As Nepal wrestles with a deadly wave of Covid-19, efforts to help vulnerable families there are facing new and unimaginable challenges.
Maggie Doyne, the 2015 CNN Hero of the Year, has spent nearly 15 years caring for children and families in rural Nepal.
Doyne is the co-founder and CEO of BlinkNow, a non-profit that runs a school, a women’s center, a safe house, and a children’s home in Surkhet, a district in the country’s Midwestern region. Many of the families living there depend on migrant work across the border in India.
“By the time that we realized that the outbreak had come into India, it was almost too late,” Doyne said.
BlinkNow had already been operating under strict Covid-19 restrictions for months when their team on the ground started seeing a spike in positive test results.
“Our kids are all OK so far. Everybody’s been in quarantine and recovered. I think the scariest thing is knowing that there’s just not the hospital beds and that oxygen there.” Doyne spoke to CNN from Canada, where she is waiting for Nepal to lift its lockdown and restart international flights.
Nepal was largely successful in fighting the first wave of Covid-19, with a string of measures that included closing the usually porous border with India. While it helped slow the spread of the virus, Doyne pointed out that the closure caused a string of new problems for people living and working across the region.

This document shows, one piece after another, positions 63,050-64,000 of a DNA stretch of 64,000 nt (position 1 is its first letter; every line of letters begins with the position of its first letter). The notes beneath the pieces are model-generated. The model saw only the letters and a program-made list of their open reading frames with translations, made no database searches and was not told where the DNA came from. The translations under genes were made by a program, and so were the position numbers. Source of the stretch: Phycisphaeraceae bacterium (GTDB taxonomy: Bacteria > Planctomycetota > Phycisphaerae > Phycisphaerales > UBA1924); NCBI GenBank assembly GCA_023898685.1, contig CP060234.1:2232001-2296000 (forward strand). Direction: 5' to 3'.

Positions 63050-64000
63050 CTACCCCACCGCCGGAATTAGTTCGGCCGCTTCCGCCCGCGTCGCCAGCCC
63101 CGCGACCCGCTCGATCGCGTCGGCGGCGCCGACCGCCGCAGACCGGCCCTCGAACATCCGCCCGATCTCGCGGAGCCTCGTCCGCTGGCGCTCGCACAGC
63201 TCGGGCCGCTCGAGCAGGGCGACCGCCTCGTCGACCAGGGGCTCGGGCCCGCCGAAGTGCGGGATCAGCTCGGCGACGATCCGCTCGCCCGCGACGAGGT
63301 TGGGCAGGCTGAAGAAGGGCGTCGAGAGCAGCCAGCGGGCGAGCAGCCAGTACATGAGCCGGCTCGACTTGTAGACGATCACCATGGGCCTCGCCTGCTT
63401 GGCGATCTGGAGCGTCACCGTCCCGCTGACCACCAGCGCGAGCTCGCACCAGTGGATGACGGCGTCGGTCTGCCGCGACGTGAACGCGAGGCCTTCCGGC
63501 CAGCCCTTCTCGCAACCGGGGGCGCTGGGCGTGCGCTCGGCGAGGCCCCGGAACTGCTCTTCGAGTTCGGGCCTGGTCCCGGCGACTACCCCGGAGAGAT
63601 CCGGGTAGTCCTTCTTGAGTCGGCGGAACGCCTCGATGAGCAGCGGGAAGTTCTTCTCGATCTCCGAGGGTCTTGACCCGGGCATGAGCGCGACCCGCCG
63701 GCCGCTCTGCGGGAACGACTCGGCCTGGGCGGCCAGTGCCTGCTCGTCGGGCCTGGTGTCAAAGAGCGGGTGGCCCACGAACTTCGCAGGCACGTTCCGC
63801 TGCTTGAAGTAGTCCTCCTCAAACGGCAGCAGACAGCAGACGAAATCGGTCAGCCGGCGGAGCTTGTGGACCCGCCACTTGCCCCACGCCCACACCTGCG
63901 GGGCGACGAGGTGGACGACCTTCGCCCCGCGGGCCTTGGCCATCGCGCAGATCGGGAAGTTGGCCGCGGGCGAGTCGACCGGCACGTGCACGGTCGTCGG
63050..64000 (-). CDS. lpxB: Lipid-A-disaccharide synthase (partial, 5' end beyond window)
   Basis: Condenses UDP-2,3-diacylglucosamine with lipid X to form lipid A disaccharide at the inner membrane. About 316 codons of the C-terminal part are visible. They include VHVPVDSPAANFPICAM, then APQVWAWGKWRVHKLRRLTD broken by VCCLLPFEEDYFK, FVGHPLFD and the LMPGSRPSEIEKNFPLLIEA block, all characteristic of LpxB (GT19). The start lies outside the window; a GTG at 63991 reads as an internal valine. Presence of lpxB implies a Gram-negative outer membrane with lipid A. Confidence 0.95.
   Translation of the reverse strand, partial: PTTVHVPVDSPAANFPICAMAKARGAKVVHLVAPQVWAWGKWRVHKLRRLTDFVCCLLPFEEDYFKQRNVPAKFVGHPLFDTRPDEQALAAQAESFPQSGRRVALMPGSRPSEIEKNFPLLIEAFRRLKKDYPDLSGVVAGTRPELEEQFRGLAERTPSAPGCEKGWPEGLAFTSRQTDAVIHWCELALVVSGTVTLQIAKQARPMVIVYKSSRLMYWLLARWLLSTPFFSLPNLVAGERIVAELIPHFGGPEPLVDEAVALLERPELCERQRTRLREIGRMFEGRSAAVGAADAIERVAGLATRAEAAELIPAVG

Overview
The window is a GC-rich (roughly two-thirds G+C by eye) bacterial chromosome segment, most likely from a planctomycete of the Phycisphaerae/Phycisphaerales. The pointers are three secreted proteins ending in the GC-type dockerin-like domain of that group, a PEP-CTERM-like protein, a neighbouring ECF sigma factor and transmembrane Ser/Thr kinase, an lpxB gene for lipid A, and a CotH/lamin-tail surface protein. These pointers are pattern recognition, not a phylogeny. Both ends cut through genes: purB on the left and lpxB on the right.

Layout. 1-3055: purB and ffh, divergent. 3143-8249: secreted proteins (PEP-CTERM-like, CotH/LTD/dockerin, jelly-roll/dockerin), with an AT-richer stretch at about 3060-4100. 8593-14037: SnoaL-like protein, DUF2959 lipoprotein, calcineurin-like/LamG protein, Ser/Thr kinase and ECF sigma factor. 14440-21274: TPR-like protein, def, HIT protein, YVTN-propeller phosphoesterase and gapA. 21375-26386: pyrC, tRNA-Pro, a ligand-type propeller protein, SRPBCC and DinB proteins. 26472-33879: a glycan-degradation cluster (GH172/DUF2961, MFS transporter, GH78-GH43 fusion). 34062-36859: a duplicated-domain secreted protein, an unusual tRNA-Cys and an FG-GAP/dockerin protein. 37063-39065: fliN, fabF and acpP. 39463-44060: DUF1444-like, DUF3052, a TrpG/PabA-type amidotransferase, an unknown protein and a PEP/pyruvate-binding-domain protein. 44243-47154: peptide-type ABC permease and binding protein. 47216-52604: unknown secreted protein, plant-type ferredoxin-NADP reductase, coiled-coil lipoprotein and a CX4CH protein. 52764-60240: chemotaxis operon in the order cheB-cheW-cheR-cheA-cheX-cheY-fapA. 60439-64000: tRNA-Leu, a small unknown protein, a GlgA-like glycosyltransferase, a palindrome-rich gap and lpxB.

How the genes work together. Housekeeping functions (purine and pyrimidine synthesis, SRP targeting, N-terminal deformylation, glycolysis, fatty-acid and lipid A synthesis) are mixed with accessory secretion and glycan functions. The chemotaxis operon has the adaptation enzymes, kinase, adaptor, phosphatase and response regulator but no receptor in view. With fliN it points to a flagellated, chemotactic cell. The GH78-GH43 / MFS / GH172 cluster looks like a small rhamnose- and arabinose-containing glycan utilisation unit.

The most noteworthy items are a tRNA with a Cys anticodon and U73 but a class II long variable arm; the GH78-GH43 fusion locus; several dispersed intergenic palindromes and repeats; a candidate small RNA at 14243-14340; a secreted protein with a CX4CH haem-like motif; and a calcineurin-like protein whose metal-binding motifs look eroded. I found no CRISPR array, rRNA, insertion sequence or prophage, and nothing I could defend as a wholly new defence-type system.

“Families can’t get back, and obviously, work shuts down. There’s only so long that a migrant can survive without that daily work,” she said.
Throughout the pandemic, BlinkNow has provided these families and other vulnerable community members with an emergency food bank — a measure they stepped up when the second wave hit.
BlinkNow’s students face unique challenges during the lockdown. Doyne said many Nepalese families live in multigenerational homes, which makes social distancing difficult. Without widespread access to the internet and electronic devices, remote students depend on homework packets provided by their teachers.
Doyne says the timing of the second wave caught many in the region off guard, which helped contribute to the severity of the spread. She points out that it hit during wedding season and at a time when thousands attended festivals and political rallies on both sides of the border with India.
“This just hit so hard, and I think it took everyone by surprise with how serious it is and how hard it is to combat these virulent strains,” she said.
Complicating matters in Nepal, Doyne points out that the country’s medical infrastructure was already struggling before this latest wave of Covid-19.
“All of our medicines, all of our oxygen tanks, our ambulances, our food supply relies on India. So, you really can’t have a landlocked Himalayan country so reliant on another country that’s really struggling.”
Doyne sees vaccinations as Nepal’s best method of fighting Covid-19. She is optimistic about the local efforts to combat the virus. During Nepal’s first wave of Covid-19, she saw young activists leading community efforts and marshaling resources like blood plasma and oxygen. She also pointed to the Nepali diaspora pulling together to help each other.
“There’s so much good, and that’s the thing about tragedy is that it does bring out the heroes and the health care workers and the helpers. And I see so much of that,” she said. “Nepalis themselves are just really pulling through for each other, for their older relatives, getting the word out and making sure that resources are being shared.”